Self care is such an important factor in our lives. And as parents we often put it on the back burner feeling that it is selfish to care for ourselves when there are things we could be doing for our family. This is especially true of women in general. Society has conditioned us to think of others before ourselves. But that is a whole other conversation and a feminist pinterest hole I often get lost down in the darkest hours of the night.
Aaand back to my original point – self care is important and it is not selfish. In fact, if we care for ourselves properly we are in better shape to look after others. Nobody ever says “Why are you changing the oil in your car? Its purpose is to just be taking you where you need to go.” We all know that without fuel and maintenance the car is going to be less fuel effective over time and eventually break down. People aren’t cars (even though I’m pretty sure I could add a plethora of automotive based innuendos right here) but the point still stands. All people, adults and children alike need to be looked after properly to function at their fullest capacity.
If you’re anything like me, you just jump in your car and drive without a second thought, both literally and metaphorically. And it isn’t until you hear a chug in the engine or everything slows down that you think about the mechanics of the whole operation. If you know anything about me from my various blog posts that focus on mental health, it is that I am a huge fan of mindfulness. Living a mindful life helps me quiet the anxious chatter in my head and live my best, happiest, most stress free, insert-your-own-chilled-out-adjectives-and-superlatives-here life. In fact, if you head to this post over here, you’ll find a handy mindful day planner that can help you bring mindfulness to even the busiest of days. And here you will find some five minute mindfulness techniques that you can bring to your work day to ease the stress of being in an office surrounded by a whole stack of stupid.
Teens especially are prone to forgetting to do the basics that keep them happy and healthy (and often hygienic…). They are in this awesome, awkward state between childhood and adulthood where the world is not new, but they are learning to navigate it without the training wheels on. By us giving them the space they need to discover themselves, grow into functioning adults and steer their own path they no longer have us hovering over them reminding them to do the little things.
So on that note, here is my handy dandy, printable and saveable as a .pdf mental health check list of things for your teen to do when they’re feeling flat and shite and they don’t know what to do about it. And it is pretty darn good advice for we grown-ups to be reminded of as well.
What Have I Had to Eat?
Have you forgotten to eat, gotten to busy to have time to eat or be subsisting on junk food for too long? Your body needs fuel. Find tasty nutrients and ingest them regularly. There is a very strong link between food and disorders such as anxiety and depression, if you are interested in looking into this more in depth, head to the Food and Mood Centre website.
Have I Had Enough Water to Drink?
Two litres, or eight glasses, per day is the standard recommended amount of water to drink per day. Fill up a Pump bottle and drink three of those per day. The last thing you need, especially if you already have a mental health issue, is to be struggling against the effects of dehydration. Becoming dehydrated impacts your ability to think clearly and negatively affects mood.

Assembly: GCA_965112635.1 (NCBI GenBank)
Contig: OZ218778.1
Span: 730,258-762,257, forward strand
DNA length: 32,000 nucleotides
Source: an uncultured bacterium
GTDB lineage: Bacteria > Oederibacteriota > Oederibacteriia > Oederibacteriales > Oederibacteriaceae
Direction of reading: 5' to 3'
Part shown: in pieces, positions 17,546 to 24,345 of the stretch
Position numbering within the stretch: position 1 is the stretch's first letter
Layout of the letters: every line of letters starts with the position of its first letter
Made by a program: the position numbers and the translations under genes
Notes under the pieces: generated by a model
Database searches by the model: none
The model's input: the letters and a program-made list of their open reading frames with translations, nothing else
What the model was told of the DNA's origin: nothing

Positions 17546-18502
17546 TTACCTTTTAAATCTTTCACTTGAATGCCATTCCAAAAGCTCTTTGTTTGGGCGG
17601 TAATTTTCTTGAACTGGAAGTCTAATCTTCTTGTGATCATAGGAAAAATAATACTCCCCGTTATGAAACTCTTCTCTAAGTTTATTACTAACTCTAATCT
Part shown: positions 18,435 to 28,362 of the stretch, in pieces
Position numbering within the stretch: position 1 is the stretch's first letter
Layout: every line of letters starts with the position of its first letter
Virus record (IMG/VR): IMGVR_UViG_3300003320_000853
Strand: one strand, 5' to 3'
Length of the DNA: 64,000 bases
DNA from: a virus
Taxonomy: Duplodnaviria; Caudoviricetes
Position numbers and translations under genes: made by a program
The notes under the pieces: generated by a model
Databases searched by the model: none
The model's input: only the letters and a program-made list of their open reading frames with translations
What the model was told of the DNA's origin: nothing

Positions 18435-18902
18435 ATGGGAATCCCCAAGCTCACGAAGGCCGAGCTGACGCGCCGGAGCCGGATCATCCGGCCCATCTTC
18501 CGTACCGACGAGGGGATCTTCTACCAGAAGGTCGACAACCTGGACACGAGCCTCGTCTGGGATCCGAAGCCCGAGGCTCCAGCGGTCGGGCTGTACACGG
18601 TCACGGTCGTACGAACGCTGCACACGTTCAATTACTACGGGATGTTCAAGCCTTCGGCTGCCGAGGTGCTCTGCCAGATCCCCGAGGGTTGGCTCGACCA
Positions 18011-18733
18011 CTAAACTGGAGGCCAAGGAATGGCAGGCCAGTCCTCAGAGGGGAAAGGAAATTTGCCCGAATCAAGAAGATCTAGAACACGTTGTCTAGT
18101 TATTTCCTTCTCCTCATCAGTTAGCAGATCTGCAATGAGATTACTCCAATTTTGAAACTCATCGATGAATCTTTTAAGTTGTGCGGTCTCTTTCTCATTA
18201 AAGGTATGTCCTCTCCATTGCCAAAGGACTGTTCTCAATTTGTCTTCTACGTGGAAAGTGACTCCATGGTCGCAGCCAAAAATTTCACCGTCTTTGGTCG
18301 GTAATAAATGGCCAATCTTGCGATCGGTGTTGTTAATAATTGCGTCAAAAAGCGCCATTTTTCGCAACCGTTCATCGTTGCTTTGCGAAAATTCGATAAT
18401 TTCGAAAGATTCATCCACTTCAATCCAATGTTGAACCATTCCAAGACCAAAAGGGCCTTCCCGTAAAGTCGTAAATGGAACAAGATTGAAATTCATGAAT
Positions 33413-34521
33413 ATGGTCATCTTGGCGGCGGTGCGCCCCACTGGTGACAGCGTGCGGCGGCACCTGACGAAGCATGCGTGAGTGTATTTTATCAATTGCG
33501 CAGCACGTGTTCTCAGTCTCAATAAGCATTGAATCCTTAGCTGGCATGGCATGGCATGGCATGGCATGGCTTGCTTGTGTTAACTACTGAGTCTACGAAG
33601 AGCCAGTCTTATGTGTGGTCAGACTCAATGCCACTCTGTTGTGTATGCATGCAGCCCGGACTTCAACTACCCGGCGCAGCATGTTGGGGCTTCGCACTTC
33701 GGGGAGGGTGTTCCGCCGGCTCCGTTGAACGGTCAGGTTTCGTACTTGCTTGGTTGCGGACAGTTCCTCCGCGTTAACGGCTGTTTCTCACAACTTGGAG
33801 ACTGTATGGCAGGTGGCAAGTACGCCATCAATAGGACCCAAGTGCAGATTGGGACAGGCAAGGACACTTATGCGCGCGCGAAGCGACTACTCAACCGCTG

What are My Sleep Patterns Like?
How good is bed? I love bed. I’d be lying if I said I wasn’t in my trackies snuggled up on my bed writing this post while listening to the weather rage outside. Good, uninterrupted sleep is important to give the brain some down time to process the day and increase mental resilience during waking hours. And it aids memory. Get you teen sleeping like their grades depend on it – because they kind of do.
When did I Last Talk to a Friend?
Good friendships are even better than a freshly made bed with line dried sheets. Research shows that people who have regular contact with friends produce less cortisol in the brain. Cortisol is a stress hormone that can lead to symptoms of anxiety. Staying cooped up in their room studying all holidays or playing video games alone is not helping stress levels. Reach out and contact someone, prompt your teen to speak to a friend if they’ve gotten too insular or wrapped up in the stress of getting good grades.
Have I Been Active Today?
This one time, I put the symptoms to my fibromyalgia into web md and it came up telling me I was most likely suffering from exercise. True story. But don’t let that put you off of pulling on your sweat pants and taking a walk in mother nature. Exercise releases the happy-feel-good endorphin serotonin, aids sleep (see above), reduces stress, enlarges the part of the brain responsible for memory and the list goes on.
What am I Thinking About?
There’s not nearly enough space here to talk about all the detrimental effects of negative thinking on mental health. Getting trapped inside our own heads replaying past events, unnecessarily worrying about the future, or focusing on negative self-talk can increase can lead to symptoms of depression and anxiety. Speak to your mental health professional about techniques that work for you to keep your mind healthy and positive.
While this is not an exhaustive list of things that impact mental health and is not a complete treatment plan, it is certainly a good place to start when you are feeling flat and a good reminder to have up somewhere to avoid feeling like dehydrated shite.